Nirbhaya's mother breaks down as HC allows juvenile convict to walk free, says crime has won

The Delhi High Court's refusal to stay the release of the juvenile convict in the Nirbhaya gang-rape case has come as a big disappointment for the victim's parents.

Nirbhaya's mother breaks down as HC allows juvenile convict to walk free, says crime has won

New Delhi: Apparently disappointed with the Delhi High Court's refusal to stay the release of the juvenile convict in the Nirbhaya gang-rape case, the victim's parents on Friday said that they will not give up and continue to fight for justice for their daughter.

Speaking to reporters, Nirbhaya's mother said, “Even after all our efforts, the juvenile convict will now be released. The assurance we were given that we will get justice has not happened. A criminal has been let off.” "What message is this sending out to the public of the country. All I wanted was justice but crime has won today,” said a teary-eyed Nirbhaya's mother.

 

Echoing similar concerns, Nirbhaya's father said, ''We cant comment on the High Court's ruling but out fight against this injustice will continue.''

Everyday minors are being raped and gang-raped in Delhi and elsewhere, who will ensure justice to them?, Nirbhaya's father asked.

 

However, he expressed some satisfaction with the High Court's ruling that the juvenile be kept under watch for two years.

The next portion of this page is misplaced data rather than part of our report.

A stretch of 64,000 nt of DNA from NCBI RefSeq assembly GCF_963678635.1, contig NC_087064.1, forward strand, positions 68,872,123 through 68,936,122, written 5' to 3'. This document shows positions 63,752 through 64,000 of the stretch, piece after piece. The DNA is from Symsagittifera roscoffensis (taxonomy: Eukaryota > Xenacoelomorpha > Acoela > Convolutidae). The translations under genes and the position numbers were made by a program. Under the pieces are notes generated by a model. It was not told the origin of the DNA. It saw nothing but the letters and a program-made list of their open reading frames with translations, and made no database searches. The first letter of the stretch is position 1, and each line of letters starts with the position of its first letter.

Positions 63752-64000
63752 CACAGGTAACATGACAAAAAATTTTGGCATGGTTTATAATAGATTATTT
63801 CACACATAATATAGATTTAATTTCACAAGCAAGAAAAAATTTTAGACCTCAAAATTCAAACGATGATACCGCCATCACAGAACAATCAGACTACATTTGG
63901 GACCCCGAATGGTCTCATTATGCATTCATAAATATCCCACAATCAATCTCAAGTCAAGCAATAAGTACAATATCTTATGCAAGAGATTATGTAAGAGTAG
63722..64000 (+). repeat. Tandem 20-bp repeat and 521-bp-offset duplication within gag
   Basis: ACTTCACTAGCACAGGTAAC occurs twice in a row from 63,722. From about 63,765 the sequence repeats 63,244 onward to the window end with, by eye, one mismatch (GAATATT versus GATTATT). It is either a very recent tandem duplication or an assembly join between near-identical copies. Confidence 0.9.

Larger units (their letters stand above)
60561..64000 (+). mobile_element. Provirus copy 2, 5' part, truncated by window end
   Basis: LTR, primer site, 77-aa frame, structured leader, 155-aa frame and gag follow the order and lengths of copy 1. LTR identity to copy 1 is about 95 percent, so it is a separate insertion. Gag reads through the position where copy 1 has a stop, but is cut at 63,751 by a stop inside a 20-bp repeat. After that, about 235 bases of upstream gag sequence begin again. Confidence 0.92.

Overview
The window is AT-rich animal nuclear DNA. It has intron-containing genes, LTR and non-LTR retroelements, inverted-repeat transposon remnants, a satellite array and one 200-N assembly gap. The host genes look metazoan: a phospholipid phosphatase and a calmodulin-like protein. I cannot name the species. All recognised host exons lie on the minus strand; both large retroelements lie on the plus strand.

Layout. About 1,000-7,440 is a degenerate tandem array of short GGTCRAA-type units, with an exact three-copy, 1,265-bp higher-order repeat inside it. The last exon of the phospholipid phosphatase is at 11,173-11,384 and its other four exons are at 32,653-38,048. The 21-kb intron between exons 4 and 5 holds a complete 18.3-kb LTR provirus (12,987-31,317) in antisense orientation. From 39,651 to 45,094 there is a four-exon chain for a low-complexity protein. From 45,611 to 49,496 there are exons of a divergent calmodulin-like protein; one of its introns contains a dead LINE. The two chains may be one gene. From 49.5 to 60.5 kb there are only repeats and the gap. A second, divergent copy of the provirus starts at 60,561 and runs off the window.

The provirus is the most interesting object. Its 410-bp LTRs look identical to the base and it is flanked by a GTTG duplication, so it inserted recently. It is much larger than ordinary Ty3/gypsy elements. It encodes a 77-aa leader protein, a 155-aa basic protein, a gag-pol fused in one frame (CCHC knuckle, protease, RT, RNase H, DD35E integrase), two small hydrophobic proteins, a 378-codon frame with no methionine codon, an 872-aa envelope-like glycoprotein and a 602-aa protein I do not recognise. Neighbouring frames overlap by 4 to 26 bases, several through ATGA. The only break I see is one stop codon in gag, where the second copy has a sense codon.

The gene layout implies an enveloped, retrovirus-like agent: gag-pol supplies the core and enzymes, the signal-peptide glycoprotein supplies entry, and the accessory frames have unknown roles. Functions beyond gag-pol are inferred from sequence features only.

The reactions from Nirbhaya's parents came shortly after the Delhi High Court refused to stay the juvenile convict's scheduled release on Sunday (December 20).

BJP leader Subramanian Swamy had moved a plea seeking a stay on the juvenile's release.

Apart from Swamy, the Centre had also asked the High Court to extend the observation of home stay of the juvenile convict in December 16, 2012 gang-rape case, saying several mandatory aspects were missing from the post-release rehabilitation plan which needed to be considered before setting him free.

 
Swamy had told a bench of Chief Justice G Rohini and Justice Jayant Nath at an earlier hearing that though the juvenile convict's term may have ended, but the court can "circumscribe" his movements.

The juvenile completes his three-year term in the observation home on Sunday.

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